Yet so disenchantedly pragmatic were we, by then, with the grand passion-driven schedule we had previously devised (grand passions, after all, have the tendency to burn themselves out…), we cut our original plans to stay into the evening, cancelling our table at the one vegan restaurant in town, in order to head back to Verona in the ever heavier rain of the greying day. Though we wandered slowly back to our start-point through what is my favourite, being quietest, part of the city, my business here felt “done”. All the colour seemed to have washed out of the place now, in this seldom-seen weather system of what has been a bizarre month of climatic surprises. The Mondo Novo shop, when we got there, had long-ago closed down, its once enchanted windows newspapered over and left looking quite ghostly and desolate. The feeling of being on the verge of a new era, of not being there yet but stuck waiting in the wastelands, was ever-present as we got back to our car, not really knowing when or even if we would be back.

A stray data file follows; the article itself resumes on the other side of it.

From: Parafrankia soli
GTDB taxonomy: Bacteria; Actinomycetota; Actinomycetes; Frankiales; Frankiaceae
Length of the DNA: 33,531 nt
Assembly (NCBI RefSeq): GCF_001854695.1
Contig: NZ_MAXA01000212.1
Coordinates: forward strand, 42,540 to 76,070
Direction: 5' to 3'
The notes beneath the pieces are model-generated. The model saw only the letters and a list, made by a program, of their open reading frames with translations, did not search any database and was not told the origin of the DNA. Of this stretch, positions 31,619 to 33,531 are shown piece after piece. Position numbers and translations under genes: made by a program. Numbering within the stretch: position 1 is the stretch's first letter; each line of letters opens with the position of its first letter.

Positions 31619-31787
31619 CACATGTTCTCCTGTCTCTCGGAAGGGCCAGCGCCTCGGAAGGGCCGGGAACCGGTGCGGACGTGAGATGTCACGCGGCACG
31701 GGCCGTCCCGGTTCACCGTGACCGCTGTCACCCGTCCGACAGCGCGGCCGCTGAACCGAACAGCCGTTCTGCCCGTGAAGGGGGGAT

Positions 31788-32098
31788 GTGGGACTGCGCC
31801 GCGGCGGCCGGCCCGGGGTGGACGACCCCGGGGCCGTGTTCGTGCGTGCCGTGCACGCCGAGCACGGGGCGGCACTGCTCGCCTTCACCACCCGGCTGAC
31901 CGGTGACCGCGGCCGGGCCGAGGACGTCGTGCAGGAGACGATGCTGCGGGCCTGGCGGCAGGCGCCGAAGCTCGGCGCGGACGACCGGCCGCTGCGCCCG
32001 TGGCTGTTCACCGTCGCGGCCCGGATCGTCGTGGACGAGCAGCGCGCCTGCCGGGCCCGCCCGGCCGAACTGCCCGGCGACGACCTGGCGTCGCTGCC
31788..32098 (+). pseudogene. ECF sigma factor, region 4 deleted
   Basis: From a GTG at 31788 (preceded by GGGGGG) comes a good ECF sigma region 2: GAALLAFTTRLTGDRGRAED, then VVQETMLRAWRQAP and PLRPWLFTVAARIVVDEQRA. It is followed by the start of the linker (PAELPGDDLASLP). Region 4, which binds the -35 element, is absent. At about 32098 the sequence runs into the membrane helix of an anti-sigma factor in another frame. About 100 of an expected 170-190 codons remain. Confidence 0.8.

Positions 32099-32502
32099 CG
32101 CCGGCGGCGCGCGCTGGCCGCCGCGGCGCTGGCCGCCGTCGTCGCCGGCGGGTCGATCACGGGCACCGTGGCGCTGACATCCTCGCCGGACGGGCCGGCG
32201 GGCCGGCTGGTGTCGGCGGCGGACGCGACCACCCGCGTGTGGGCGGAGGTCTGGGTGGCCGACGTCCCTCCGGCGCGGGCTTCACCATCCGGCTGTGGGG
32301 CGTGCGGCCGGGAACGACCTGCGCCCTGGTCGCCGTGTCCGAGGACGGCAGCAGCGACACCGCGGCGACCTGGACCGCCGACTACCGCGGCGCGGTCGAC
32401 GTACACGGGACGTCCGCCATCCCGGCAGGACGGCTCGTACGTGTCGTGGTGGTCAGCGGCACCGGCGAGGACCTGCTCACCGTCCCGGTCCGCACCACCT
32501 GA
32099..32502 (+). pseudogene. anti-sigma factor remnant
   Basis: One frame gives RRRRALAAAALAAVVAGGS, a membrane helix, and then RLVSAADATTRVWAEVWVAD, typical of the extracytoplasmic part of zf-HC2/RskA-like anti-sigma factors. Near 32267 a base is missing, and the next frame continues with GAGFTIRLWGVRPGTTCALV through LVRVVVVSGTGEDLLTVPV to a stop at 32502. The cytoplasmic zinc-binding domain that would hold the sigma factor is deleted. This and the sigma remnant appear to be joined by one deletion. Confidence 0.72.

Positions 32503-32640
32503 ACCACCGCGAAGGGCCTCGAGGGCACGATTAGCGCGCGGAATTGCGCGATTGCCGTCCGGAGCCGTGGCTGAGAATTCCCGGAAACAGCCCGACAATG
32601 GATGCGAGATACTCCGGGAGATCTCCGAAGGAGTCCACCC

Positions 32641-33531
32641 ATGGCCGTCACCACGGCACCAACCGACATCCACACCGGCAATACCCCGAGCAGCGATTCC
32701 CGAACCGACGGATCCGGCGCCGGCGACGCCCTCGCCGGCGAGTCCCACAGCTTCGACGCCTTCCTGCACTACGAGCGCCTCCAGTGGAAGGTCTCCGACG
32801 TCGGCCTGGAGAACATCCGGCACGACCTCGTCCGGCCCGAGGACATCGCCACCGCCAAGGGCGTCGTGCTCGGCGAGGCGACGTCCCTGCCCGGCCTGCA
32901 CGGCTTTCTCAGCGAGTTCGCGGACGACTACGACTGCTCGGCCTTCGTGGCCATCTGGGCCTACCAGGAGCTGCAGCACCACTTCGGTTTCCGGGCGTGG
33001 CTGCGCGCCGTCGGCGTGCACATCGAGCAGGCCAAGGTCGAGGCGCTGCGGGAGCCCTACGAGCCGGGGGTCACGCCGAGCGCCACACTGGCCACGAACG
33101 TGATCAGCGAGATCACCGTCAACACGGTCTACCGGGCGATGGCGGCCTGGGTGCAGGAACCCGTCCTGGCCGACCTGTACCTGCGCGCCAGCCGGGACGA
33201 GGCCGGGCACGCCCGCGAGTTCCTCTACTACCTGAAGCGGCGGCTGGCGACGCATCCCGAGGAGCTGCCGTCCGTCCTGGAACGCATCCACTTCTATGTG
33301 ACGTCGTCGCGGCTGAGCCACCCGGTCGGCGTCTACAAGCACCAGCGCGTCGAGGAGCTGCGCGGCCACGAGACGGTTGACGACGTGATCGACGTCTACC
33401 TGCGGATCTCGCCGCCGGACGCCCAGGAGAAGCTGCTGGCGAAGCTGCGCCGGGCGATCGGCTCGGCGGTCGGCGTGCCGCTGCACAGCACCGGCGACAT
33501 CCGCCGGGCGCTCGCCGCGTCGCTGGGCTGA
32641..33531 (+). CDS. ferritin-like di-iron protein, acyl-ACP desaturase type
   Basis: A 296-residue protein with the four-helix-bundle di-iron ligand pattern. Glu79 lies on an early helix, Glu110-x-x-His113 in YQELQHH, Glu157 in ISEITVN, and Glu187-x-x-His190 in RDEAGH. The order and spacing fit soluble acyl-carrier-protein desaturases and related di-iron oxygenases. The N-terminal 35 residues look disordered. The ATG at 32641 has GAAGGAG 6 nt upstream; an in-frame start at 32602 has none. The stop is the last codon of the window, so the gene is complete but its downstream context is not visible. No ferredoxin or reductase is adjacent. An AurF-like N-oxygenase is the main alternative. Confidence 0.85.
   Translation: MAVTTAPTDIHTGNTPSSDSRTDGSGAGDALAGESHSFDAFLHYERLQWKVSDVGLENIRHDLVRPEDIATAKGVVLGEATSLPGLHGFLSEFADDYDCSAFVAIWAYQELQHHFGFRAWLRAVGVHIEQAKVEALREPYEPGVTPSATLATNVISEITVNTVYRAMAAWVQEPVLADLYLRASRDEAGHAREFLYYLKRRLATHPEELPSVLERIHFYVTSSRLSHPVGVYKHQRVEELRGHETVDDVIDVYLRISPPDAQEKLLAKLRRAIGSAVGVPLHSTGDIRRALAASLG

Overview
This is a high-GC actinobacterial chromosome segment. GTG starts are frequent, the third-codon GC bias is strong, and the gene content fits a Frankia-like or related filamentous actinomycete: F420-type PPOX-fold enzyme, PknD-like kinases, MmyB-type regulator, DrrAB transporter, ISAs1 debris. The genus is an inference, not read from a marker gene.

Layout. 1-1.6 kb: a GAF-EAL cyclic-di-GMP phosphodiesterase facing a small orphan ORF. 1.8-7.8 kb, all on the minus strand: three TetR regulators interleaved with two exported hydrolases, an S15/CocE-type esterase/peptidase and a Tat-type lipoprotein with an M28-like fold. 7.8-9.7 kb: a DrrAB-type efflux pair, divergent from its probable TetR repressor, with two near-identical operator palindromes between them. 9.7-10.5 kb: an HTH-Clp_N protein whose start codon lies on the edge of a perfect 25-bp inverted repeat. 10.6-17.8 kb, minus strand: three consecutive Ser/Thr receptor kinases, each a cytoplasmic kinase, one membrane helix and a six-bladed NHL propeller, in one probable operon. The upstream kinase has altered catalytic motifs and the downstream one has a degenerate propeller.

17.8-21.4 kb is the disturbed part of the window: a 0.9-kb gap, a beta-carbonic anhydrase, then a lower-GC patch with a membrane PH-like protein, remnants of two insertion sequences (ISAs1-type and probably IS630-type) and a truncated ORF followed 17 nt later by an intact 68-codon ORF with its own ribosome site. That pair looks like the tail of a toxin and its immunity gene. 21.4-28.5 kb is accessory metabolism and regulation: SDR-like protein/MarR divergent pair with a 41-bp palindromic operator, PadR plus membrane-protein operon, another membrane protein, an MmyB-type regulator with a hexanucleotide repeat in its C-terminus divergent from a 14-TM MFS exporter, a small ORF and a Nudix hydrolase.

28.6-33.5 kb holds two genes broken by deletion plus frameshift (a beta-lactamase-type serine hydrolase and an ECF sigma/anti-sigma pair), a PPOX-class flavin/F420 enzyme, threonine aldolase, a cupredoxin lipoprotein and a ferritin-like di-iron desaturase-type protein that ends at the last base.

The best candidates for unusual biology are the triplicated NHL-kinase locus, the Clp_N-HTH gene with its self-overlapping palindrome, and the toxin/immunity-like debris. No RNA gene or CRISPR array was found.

Out of interest for those who work with this understanding, the ninth wave (as per Calleman’s books; see my other posts on this topic) was deep into its night phase when we visited Venice, thus its influence was removed from the equation, being decompartmentalized at the time (we rely on contrast so that we can see and understand our world). So, perhaps, this is, first of all, why I was compelled so strongly to go there and tugged, almost against my desire, towards its very centre like a whirlpool (“when [the global mind] is decompartmentalised…the midline boundary collapses, resulting in a movement towards the centre abolishing the previous polarity” Calleman explains). Perhaps, also, it is why I was left looking at what seemed like a somewhat tired and irrelevant throw-back to an earlier era (“wave”) full of its old preoccupations and polarities which don’t interest me any more; thus I may have experienced it quite differently a few days later during a ninth wave “day” phase (though I suspect I experienced it exactly as I needed to experience it for my own evolution).